We've done our best to call out Baltimore Ravens running back Ray Rice for his inexcusable actions (for which he never actually apologized to his victim, who just happens to be his wife now), and we've taken the NFL to task for its two-game suspension, which — when you stack it up to some of Roger Goodell's other discipline — appears quite light.
But the most forgiving group of people appears to be Ravens fans, who just love their players. Fans loudly cheered Rice on Monday, as his image repeatedly appeared on the big screen at M&T Bank Stadium, the site of the Ravens' first open practice at training camp.
Rice even beat his chest as a nod to fans. Per ESPN.com's Jamison Henley, many in the crowd Monday night were wearing Rice's No. 27 jersey, including several women and children.
The facts are these: Rice was beloved prior to his altercation with then-fiancée Janay Palmer in February, and — if the cheers are any indication — he remains one of the team's most popular players. The team was cautious at first when news of the incident broke, but make no mistake: It firmly has stood in Rice's corner, explaining the event as being out of character for Rice.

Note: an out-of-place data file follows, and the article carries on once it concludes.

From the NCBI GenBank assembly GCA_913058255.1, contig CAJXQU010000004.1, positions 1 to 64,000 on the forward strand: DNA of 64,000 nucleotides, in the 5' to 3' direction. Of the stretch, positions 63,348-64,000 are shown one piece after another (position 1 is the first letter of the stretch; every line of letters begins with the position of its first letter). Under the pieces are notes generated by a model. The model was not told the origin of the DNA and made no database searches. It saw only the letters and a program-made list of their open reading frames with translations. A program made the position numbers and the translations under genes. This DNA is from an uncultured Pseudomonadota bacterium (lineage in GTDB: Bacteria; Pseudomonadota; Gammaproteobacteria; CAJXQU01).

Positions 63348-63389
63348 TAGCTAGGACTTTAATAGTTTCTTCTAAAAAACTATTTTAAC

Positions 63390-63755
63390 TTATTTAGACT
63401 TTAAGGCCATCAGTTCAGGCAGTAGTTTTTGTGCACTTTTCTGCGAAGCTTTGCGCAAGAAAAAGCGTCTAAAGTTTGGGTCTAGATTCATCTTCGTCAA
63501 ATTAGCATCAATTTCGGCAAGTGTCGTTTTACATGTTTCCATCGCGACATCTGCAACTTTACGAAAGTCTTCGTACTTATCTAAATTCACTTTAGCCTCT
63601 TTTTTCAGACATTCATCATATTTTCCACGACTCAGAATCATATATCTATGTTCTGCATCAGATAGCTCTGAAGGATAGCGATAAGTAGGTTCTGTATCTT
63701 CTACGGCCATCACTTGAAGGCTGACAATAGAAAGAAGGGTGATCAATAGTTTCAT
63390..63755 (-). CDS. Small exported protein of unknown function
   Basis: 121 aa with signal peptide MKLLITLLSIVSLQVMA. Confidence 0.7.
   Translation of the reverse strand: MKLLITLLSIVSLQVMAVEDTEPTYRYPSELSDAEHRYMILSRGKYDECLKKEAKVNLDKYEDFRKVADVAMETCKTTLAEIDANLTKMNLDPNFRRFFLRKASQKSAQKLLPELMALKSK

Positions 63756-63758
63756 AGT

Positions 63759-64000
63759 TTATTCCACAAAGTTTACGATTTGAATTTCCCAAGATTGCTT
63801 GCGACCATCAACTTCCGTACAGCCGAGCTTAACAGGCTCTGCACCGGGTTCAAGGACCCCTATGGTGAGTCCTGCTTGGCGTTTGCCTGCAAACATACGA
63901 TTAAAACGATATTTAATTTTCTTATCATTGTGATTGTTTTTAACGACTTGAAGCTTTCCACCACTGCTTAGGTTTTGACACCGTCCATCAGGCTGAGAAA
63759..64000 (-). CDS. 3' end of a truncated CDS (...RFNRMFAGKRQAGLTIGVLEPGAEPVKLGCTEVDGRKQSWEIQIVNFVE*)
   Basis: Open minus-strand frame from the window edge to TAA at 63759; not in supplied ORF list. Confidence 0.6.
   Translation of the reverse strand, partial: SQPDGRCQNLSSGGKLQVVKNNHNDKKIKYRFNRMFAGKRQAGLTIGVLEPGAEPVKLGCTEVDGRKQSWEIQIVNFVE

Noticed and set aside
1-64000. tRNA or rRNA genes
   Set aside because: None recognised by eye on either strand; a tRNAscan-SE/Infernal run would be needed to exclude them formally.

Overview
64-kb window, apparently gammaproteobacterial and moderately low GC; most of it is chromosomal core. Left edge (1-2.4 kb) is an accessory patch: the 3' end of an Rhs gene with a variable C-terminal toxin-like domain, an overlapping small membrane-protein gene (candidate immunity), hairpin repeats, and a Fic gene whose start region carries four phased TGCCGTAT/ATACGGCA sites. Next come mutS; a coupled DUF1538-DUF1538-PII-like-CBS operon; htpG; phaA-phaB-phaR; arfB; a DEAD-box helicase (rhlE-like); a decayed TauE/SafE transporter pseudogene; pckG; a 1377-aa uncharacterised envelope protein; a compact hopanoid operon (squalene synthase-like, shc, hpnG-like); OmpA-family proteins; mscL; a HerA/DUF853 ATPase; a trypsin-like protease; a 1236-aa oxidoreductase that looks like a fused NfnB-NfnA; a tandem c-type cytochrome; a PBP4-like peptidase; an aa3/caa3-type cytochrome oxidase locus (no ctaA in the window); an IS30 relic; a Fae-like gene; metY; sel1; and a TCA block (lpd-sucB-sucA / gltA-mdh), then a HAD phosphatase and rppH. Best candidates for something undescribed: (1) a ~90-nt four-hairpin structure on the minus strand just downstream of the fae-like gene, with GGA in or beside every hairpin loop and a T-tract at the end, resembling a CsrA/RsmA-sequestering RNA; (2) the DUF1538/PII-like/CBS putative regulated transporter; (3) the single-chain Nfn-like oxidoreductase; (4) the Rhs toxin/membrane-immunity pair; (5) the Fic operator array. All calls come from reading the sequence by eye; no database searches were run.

Rice, who often speaks to the media, issued a statement through the Ravens' PR department last week after deciding not to appeal the NFL's two-game suspension.
“It is disappointing that I will not be with my teammates for the first two games of the season, but that’s my fault," Rice said. "As I said earlier, I failed in many ways. But, Janay and I have learned from this. We have become better as a couple and as parents. I am better because of everything we have experienced since that night. The counseling has helped tremendously.
“My goal is to earn back the trust of the people, especially the children, I let down because of this incident. I am a role model and I take that responsibility seriously. My actions going forward will show that.”
His job earning back the trust of Ravens fans appears a fairly easy task. The rest of the country might come a little more slowly if the public outcry over the event and its aftermath (even if that scorn is aimed roundly at the NFL) is any indication.
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